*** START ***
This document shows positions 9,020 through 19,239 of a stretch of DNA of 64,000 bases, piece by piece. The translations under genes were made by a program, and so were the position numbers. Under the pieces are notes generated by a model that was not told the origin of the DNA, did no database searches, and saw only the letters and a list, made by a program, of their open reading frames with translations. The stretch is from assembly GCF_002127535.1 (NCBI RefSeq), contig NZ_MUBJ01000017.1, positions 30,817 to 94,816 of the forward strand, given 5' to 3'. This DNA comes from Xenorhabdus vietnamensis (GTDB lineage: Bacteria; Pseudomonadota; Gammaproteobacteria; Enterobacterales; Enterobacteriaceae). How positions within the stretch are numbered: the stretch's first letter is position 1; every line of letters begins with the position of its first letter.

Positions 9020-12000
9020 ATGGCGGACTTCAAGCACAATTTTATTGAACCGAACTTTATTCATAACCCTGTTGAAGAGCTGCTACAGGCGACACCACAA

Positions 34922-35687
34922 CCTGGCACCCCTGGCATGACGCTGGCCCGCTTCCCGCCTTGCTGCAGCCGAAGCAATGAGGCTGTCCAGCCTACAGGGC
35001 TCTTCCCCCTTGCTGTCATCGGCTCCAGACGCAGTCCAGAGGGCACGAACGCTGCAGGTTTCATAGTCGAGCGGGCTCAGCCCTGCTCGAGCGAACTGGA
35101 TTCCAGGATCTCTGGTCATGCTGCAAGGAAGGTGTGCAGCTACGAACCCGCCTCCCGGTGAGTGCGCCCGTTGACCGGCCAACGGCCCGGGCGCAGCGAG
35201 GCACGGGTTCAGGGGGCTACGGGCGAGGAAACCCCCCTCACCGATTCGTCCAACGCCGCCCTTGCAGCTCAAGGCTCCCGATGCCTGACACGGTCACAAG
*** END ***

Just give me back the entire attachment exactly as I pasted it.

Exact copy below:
This document shows positions 9,020 through 19,239 of a stretch of DNA of 64,000 bases, piece by piece. The translations under genes were made by a program, and so were the position numbers. Under the pieces are notes generated by a model that was not told the origin of the DNA, did no database searches, and saw only the letters and a list, made by a program, of their open reading frames with translations. The stretch is from assembly GCF_002127535.1 (NCBI RefSeq), contig NZ_MUBJ01000017.1, positions 30,817 to 94,816 of the forward strand, given 5' to 3'. This DNA comes from Xenorhabdus vietnamensis (GTDB lineage: Bacteria; Pseudomonadota; Gammaproteobacteria; Enterobacterales; Enterobacteriaceae). How positions within the stretch are numbered: the stretch's first letter is position 1; every line of letters begins with the position of its first letter.

Positions 9020-12000
9020 ATGGCGGACTTCAAGCACAATTTTATTGAACCGAACTTTATTCATAACCCTGTTGAAGAGCTGCTACAGGCGACACCACAA

Positions 34922-35687
34922 CCTGGCACCCCTGGCATGACGCTGGCCCGCTTCCCGCCTTGCTGCAGCCGAAGCAATGAGGCTGTCCAGCCTACAGGGC
35001 TCTTCCCCCTTGCTGTCATCGGCTCCAGACGCAGTCCAGAGGGCACGAACGCTGCAGGTTTCATAGTCGAGCGGGCTCAGCCCTGCTCGAGCGAACTGGA
35101 TTCCAGGATCTCTGGTCATGCTGCAAGGAAGGTGTGCAGCTACGAACCCGCCTCCCGGTGAGTGCGCCCGTTGACCGGCCAACGGCCCGGGCGCAGCGAG
35201 GCACGGGTTCAGGGGGCTACGGGCGAGGAAACCCCCCTCACCGATTCGTCCAACGCCGCCCTTGCAGCTCAAGGCTCCCGATGCCTGACACGGTCACAAG